The district court granted plaintiffs’ motion to dismiss the defendants’ defense of fair use. The district court rejected defendants’ argument that their “fan fiction” works constituted fair use, concluding that all four factors of the Copyright Act’s fair use test weighed in favor of plaintiffs. Considering the first of the four traditional fair use factors — the purpose and character of the use — the district court concluded that the works were not transformative. Instead, it noted, defendants sought to “stay true” to the “Star Trek” canon by using elements similar to those in the copyrighted works — including the use of a supplement to the Paramount-licensed game “The Four Years War” “as a bible” in developing the script for “Prelude” — without altering their expression. The district court held that, despite the fact that defendants planned to distribute the films for free, the use was commercial in nature because defendants, among other things, leveraged “Prelude” to conduct a successful crowdsourcing fundraising campaign for “Axanar,” profited from not having to pay a license fee and hoped to derive other nonmonetary benefits such as additional job opportunities. The district court also rejected defendants’ argument that the works were transformative “mockumentaries” because the works did not parody or criticize “Star Trek” but rather sought to stay faithful to the franchise canon. In addition, the “Axanar” script was not written in mockumentary form.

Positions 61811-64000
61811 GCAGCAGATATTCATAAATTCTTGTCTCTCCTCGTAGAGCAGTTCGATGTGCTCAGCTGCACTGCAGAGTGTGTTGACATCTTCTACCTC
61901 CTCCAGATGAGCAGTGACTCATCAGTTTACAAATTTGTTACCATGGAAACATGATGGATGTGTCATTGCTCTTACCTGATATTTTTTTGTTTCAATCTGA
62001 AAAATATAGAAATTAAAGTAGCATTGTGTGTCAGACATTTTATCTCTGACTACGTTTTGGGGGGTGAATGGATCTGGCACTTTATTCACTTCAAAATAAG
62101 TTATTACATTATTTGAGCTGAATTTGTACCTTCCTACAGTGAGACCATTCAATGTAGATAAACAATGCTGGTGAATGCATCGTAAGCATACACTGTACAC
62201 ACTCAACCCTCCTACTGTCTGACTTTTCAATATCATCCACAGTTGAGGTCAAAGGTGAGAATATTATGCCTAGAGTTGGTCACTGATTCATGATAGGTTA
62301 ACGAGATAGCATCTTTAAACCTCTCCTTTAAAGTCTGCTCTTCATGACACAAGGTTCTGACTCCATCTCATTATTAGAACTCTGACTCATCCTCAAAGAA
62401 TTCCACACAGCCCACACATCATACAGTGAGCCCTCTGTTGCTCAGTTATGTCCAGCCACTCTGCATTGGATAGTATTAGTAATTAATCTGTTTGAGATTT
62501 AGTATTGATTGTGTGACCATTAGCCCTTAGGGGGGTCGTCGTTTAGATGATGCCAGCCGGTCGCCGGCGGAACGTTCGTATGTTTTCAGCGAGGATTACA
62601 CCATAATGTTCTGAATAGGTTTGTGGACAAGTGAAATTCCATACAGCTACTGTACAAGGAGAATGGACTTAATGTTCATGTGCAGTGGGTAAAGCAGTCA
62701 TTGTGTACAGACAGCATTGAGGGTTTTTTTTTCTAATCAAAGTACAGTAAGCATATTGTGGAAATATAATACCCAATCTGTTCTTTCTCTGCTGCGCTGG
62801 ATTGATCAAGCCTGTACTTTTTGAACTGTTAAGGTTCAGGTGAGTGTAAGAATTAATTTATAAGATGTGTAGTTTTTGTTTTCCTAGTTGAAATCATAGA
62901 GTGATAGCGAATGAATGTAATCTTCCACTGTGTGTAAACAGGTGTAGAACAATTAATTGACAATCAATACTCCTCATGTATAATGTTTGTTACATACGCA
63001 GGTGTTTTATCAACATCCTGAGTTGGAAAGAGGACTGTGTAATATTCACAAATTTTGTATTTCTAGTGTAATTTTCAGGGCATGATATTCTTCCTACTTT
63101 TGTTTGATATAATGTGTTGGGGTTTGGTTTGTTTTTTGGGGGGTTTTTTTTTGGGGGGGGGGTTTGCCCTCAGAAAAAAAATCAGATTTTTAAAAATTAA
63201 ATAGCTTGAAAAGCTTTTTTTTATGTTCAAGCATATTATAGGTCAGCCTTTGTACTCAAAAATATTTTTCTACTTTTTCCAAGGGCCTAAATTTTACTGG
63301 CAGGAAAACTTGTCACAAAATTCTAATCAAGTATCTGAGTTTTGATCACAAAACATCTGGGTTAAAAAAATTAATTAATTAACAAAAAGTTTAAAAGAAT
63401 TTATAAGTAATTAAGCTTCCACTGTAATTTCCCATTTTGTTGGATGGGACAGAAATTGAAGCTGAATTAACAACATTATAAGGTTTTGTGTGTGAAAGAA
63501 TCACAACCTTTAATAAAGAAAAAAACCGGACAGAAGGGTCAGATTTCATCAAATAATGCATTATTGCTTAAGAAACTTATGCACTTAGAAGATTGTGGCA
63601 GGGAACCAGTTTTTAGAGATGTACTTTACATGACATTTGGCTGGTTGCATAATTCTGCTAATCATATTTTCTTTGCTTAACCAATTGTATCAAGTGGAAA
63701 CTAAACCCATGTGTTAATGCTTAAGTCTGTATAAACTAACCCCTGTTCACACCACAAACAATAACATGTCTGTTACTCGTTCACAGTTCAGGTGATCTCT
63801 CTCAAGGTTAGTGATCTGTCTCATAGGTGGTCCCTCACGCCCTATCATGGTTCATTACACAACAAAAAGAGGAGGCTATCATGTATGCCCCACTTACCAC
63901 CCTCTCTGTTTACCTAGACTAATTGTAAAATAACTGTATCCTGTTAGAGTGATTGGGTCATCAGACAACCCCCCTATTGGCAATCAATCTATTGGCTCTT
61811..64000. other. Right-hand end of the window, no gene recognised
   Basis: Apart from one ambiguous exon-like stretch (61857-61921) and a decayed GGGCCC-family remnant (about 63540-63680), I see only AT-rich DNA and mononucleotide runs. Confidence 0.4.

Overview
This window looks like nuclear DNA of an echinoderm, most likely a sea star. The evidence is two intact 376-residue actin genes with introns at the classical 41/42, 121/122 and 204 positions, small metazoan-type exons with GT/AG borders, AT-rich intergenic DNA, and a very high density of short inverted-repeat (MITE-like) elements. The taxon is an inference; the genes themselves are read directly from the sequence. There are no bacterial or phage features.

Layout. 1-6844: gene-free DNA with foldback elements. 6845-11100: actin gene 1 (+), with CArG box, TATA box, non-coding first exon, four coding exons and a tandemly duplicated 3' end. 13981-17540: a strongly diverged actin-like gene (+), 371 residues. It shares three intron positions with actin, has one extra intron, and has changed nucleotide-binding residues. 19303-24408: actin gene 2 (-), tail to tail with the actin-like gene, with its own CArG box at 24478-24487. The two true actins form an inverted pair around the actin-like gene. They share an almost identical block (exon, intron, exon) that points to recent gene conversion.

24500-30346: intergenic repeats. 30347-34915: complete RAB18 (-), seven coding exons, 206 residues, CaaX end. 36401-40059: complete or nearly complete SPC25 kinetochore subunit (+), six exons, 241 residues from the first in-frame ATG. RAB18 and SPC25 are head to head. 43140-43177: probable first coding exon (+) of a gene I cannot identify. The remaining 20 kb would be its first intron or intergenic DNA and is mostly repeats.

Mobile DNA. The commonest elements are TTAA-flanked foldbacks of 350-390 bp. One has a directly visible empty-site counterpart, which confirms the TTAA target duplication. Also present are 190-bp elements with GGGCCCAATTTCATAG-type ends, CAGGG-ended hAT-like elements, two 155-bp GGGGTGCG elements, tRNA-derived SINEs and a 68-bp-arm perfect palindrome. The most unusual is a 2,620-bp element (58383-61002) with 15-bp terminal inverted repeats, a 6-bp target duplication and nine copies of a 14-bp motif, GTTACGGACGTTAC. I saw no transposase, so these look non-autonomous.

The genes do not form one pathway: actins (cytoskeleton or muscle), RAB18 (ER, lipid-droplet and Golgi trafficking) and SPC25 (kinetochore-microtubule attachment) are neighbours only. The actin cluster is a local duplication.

The remaining three fair use factors — the nature of copyrighted work, amount and substantiality of the portion used, and effect of the use upon the potential market — likewise weighed in favor of the studios. The copyrighted works, the district court held, were the types of creative works typically given broad protection, and the portion of those works used, while difficult to quantify, was substantial and pervaded “Prelude” and “Axanar.” Moreover, according to the district court, there was “little doubt” that unrestricted and widespread conduct of the sort engaged in by defendants would result in a substantially adverse impact upon the potential market for “Star Trek.” Defendants’ works are the kind of potential derivatives that the studios would develop or license to others — as demonstrated by previous films and role-playing games that, like the two “Axanar” works, expanded upon the original “Star Trek” series. The district court also pointed to defendants’ successful fundraising effort as evidence of a market for the studios to exploit and observed that fans could have redirected that money to cable channels on which the copyrighted works are shown. That the “Axanar” works may increase the sale and visibility of the copyright works did not, in the district court’s view, make the copying “fair.”